The Impact of a Recession on Migrant Workers in the US
STORY INLINE POST
All economic indicators suggest the US economy will enter a recession in 2023 and immigration trends will change. The US attracts all types of foreign workers from all over the world: unskilled and skilled, undocumented and those granted legal authorization to work. Based on historical data, a US recession impacts all forms of immigration in unanticipated ways.
Contrary to popular belief, shortly after the US enters a recession, there is net-zero immigration in the US from the US–Mexican border. This means the population of undocumented immigrants in the US falls and the rate of undocumented immigrants entering through the border does not replace the loss, creating a net-zero balance. The US-Mexico border is the world’s most frequently crossed land border. Most foreign workers crossing this border are undocumented and unskilled and they immigrate from all over the world. The reason for net-zero immigration is simple: if there is no employment awaiting these immigrants in the US, there is no motive for these immigrants to make the dangerous border crossing. In other words, illegal immigration occurs only when US employers have employment to offer immigrant workers.
The 2007-2008 global financial crisis was the most serious financial crisis since the Great Depression. After the release of the worst economic data in 2009, for the following two years, from 2010 to 2012, the US experienced net-zero immigration from the US–Mexico border. In the political dialogue concerning illegal immigration, politicians inaccurately accuse illegal immigrants of immigrating for motives other than employment. Net-zero immigration during a recession, however, proves the contrary. Also, if we understand most immigrants come to the US because there are US employers offering jobs, despite their illegal status, why do US politicians choose not to put more responsibility on US employers to ensure they are only hiring legal immigrants? In the 1980s, former President Ronald Regan tried to take this approach but faced resistance from his own Republican Party members because they did not want US employers to face penalties for employing undocumented workers, which could see the party lose the support of the business community.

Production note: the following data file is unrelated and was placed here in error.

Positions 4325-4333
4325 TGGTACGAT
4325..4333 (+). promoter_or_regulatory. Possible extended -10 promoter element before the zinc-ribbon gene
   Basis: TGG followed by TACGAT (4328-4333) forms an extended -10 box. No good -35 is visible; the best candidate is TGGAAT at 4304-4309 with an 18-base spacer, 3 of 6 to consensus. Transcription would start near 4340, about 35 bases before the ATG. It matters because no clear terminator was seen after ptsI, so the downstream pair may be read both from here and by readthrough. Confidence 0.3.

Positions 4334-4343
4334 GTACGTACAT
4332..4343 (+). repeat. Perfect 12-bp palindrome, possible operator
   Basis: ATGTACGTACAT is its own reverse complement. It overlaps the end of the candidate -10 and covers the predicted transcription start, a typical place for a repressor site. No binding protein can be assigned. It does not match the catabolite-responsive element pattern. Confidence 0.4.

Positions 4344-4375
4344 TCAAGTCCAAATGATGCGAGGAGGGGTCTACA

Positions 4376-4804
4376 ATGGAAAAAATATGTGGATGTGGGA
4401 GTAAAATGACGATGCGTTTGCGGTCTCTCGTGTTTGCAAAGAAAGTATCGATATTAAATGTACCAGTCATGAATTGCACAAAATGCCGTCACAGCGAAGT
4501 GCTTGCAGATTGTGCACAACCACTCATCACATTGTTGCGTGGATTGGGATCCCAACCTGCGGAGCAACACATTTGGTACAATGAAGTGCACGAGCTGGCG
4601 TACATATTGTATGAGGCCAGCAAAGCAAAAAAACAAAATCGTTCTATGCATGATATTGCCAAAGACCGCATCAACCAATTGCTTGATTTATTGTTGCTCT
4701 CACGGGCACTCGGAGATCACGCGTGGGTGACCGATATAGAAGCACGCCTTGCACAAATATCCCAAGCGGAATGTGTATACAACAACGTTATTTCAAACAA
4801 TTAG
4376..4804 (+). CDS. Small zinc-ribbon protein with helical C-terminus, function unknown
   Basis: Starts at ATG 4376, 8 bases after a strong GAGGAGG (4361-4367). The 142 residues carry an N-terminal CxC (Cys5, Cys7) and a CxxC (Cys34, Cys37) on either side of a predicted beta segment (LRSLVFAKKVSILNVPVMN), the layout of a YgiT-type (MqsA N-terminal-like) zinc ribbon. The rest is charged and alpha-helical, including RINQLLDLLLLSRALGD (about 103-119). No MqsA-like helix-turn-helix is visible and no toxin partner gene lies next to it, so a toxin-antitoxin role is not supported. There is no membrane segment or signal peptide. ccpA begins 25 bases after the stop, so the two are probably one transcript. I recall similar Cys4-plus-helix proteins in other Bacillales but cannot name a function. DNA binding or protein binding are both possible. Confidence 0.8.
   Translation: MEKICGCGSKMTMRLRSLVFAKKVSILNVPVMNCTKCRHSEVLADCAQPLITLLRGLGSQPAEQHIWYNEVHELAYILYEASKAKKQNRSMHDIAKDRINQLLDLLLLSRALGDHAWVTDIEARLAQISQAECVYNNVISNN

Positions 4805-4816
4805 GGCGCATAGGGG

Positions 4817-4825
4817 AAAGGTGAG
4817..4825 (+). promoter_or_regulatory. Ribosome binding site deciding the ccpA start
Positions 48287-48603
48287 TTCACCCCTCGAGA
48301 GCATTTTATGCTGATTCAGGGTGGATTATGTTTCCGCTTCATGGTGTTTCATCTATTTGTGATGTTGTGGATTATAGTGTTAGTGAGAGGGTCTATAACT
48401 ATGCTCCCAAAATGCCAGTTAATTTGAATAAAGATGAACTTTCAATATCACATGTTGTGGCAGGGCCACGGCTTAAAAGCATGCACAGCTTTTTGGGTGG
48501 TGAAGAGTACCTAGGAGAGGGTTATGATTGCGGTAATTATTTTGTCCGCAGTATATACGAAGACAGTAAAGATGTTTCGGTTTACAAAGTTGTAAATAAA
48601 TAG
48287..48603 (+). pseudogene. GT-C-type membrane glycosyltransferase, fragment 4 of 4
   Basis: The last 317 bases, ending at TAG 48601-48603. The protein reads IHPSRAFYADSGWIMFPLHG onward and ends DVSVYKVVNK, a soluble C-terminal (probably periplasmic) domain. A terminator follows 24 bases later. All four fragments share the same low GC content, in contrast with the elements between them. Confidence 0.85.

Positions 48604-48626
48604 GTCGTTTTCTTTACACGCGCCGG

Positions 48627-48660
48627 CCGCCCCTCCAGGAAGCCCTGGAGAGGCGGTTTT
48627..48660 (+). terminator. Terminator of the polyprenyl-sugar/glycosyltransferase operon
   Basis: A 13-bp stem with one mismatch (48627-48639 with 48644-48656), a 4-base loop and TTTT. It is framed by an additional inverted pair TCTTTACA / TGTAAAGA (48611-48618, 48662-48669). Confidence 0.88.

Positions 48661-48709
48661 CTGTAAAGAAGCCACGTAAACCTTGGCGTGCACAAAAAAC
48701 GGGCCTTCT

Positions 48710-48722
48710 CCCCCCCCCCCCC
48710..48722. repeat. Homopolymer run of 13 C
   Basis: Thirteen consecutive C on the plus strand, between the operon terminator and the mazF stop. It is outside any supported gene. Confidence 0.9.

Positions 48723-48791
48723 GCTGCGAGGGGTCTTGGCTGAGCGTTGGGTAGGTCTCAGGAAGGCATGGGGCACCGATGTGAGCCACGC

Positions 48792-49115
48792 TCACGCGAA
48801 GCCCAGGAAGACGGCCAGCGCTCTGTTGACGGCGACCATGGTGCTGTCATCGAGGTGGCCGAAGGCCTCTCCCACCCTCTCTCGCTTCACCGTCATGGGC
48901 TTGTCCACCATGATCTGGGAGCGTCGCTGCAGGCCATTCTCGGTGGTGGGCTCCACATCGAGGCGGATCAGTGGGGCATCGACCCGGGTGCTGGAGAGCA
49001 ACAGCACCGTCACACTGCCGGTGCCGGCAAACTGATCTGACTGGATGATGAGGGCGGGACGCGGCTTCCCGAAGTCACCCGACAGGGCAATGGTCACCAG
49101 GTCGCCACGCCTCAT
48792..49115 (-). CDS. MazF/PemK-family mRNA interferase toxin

Professional foreign workers in the US legally through employment-based visas face other challenges during a recession. Foreign professional workers tend to be more vulnerable because companies looking to save on costs during a recession will lay off employees who require additional funding to finance their visas n. Employment-based visas must be sponsored by a US employer, so once an employee’s position is terminated, they have a 60-day grace period to find another employer within the US or they must leave the country.
The H-1B visa is the most popular and frequently used visa for professionals. The US issues 85,000 H-1B visas each fiscal year and the number of applicants is always three to five times more than the number of visas available. Immigration then operates a lottery to determine which candidates can apply for the 85,000 visas, making it a highly competitive process. To put this in perspective, in 2022, there were 487,927 registrants for the 85,000 slots in the H-1B lottery, meaning 82 percent of registrants were not selected. During a recession, however, almost any professional foreign worker with a job offer will likely secure an H-1B visa as few US companies are hiring and fewer people apply for the H-1B. For example, for at least two H-1B cycles after the financial crisis, the US did not need to perform an H-1B lottery because the number of applicants did not exceed the 85,000 visas available.
Those foreign workers who can retain their employment during a recession may consider speaking with their employers about applying for their US residency status (“green card”). As there is less immigration during a recession, government agencies responsible for processing immigration applications process cases significantly faster, which can make the process less stressful for workers.
Mexican professionals navigating a recession in the US should never forget the TN visa, which was created after the signing of the North American Free Trade Agreement (NAFTA) to provide temporary employment. The TN NAFTA visa is an additional and alternative professional visa available to Mexican citizens whose profession falls within one of 63 occupational categories. Unlike the H-1B visa, TN visas are not subject to a quota or lottery.
Finally, for those whose positions have been terminated and they cannot find employment but have always desired to start their own company, now may be the time. Many of the most famous entrepreneurs started their businesses during a recession. The E-2 nonimmigrant visa is available to Mexican investors and businessmen when they make a substantial investment in a startup or US company and they wish to direct the company.
The recession we are entering will reduce or create opportunities in the market depending on one’s position. Past recessions have shown us a pattern we can expect to see this year.